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of interests barely to pass it through the two houses of Congress, on the plain principle that the greater the number from whom the monopoly takes, and the fewer on whom it bestows, the greater is the advantage to the monopolists. Acting in this spirit, we have often seen with what exact precision they count: adding wool to woollens, associating lead and iron, feeling their way, until a bare majority is obtained, when the bill passes, connecting just as many interests as are sufficient to ensure its success, and no more. In a short time, however, we have invariably found that this lean becomes a decided majority, under the certain operation which compels individuals to desert the pursuits which the monopoly has rendered unprofitable, that they may participate in those pursuits which it has rendered profitable. It is against this dangerous and growing disease that South Carolina has acted; a disease whose cancerous action would soon have spread to every part of the system, if not arrested.

There is another powerful reason why the action of the State could not have been safely delayed. The public debt, as I have already stated, for all

practical purposes, has already been paid ; and, under the existing duties, a large annual surplus of many millions must come into the treasury. It is impossible to look at this state of things without seeing the most mischievous consequences; and, among others, if not speedily corrected, it would interpose powerful and almost insuperable obstacles to throwing off the burden under which the South has been so long labouring. The disposition of the surplus would become a subject of violent and corrupt struggle, and could not fail to rear up new and powerful interests in support of the existing system, not only in those sections which have been heretofore benefited by it, but even in the South itself. I cannot but trace to the anticipation of this state of the treasury the sudden and extraordinary movements which took place at the last session in the Virginia Legislature, in which the whole South is vitally interested.* It is impossible for any rational man

to believe that that State could seriously have thought of effecting the scheme to

* Having for their object the Emancipation and Colonization of Slaves.

which I allude by her own resources, without powerful aid from the General Government.

It is next objected that the enforcing acts have legislated the United States out of South Carolina. I have already replied to this objection on another occasion, and will now but repeat what I then said : that they have been legislated out only to the extent that they had no right to enter. The Constitution has admitted the jurisdiction of the United States within the limits of the several States only so far as the delegated powers authorize; beyond that they are intruders, and may rightfully be expelled; and that they have been efficiently expelled by the legislation of the State through her civil process, as has been acknowledged on all sides in the debate, is only a confirmation of the truth of the doctrine for which the majority in Carolina have contended.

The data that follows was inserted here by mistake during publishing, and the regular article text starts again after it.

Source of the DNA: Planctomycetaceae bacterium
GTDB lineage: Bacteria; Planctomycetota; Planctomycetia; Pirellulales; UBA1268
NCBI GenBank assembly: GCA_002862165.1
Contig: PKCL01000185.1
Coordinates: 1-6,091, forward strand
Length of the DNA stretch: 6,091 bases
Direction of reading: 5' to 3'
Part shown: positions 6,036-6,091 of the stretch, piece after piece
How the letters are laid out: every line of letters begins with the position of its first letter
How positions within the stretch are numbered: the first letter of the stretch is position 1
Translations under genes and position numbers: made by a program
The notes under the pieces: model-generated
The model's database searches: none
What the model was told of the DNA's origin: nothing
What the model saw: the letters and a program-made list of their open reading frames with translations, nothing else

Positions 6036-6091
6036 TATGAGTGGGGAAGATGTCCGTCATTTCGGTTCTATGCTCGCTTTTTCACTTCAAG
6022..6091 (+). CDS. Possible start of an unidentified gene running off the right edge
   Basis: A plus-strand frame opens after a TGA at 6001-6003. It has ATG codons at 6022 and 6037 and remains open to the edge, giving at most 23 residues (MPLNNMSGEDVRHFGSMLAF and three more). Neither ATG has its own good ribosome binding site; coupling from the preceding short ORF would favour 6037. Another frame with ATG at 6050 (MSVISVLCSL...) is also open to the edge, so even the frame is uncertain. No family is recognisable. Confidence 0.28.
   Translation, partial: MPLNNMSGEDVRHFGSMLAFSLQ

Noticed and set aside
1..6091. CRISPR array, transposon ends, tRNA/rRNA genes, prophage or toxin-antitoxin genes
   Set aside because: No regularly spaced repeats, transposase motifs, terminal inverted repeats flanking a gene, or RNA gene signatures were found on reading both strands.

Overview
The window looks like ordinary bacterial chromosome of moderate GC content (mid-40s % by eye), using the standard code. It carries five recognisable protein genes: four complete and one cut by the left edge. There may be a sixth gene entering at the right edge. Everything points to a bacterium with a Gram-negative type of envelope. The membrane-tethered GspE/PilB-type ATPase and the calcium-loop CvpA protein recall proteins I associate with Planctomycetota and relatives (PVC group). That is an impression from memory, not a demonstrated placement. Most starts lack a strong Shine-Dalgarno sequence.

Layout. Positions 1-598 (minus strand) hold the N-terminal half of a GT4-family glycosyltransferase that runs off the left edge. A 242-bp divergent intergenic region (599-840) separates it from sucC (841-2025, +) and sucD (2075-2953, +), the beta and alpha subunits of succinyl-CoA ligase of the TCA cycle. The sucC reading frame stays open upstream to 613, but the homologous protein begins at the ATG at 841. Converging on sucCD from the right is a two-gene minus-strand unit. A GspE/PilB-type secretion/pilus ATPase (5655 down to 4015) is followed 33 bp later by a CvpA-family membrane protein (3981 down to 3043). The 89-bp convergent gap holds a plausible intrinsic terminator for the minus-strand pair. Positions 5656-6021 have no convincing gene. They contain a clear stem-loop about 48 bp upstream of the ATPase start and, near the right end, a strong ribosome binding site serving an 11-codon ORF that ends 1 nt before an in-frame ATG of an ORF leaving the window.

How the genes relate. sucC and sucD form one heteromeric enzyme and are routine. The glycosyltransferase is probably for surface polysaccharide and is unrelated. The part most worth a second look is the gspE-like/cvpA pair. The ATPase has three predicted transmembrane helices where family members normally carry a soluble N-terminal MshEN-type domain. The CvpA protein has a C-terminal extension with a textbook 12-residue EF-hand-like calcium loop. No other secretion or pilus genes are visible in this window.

The very point at issue between the two parties there, is, whether Nullification is a peaceable and an efficient remedy against an unconstitutional act of the General Government, and which may be asserted as such through the State tribunals. Both parties agree that the acts against which it

is directed are unconstitutional and oppressive. The controversy is only as to the means by which our citizens may be protected against the acknowledged encroachments on their rights. This being the point at issue between the parties, and the very object of the majority being an efficient protection of the citizens through the State tribunals, the measures adopted to enforce the ordinance of course received the most decisive character. We were not children to act by halves. Yet for acting thus efficiently the State is denounced, and this bill reported to overrule, by military force, the civil tribunals and civil process of the State ! Sir, I consider this bill, and the arguments which have been urged on this floor in its support, as the most triumphant acknowledgement that Nullification is peaceful and efficient, and so deeply intrenched in the principles of our system, that it cannot be assailed but by prostrating the Constitution, and substituting the supremacy of military force in lieu of the supremacy of the laws. In fact, the advocates of this bill refute their own argument. They tell us that the ordinance is unconstitutional; that they infract the Constitution of South Caro

lina, although to me, the objection appears absurd, as it was adopted by the very authority which adopted the Constitution itself. They also tell us that the Supreme Court is the appointed arbiter of all controversies between a State and the General Government. Why, then, do they not leave this controversy to that tribunal ? Why do they not confide to them the abrogation of the ordinance, and the laws made in pursuance of it, and the assertion of that supremacy which they claim for the laws of Congress ? The State stands pledged to resist no process of the court. Why, 'then, confer on the President the extensive and unlimited powers provided in this bill? Why authorize him to use military force to arrest the civil process of the State ? But one answer can be given : That, in a contest between the State and the General Government, if the resistance be limited on both sides to the civil process, the State, by its inherent sovereignty, standing upon its reserved powers, will prove too powerful in such a controversy, and must triumph over the Federal Government, sustained by its delegated and limited authority; and in this answer we have an acknow

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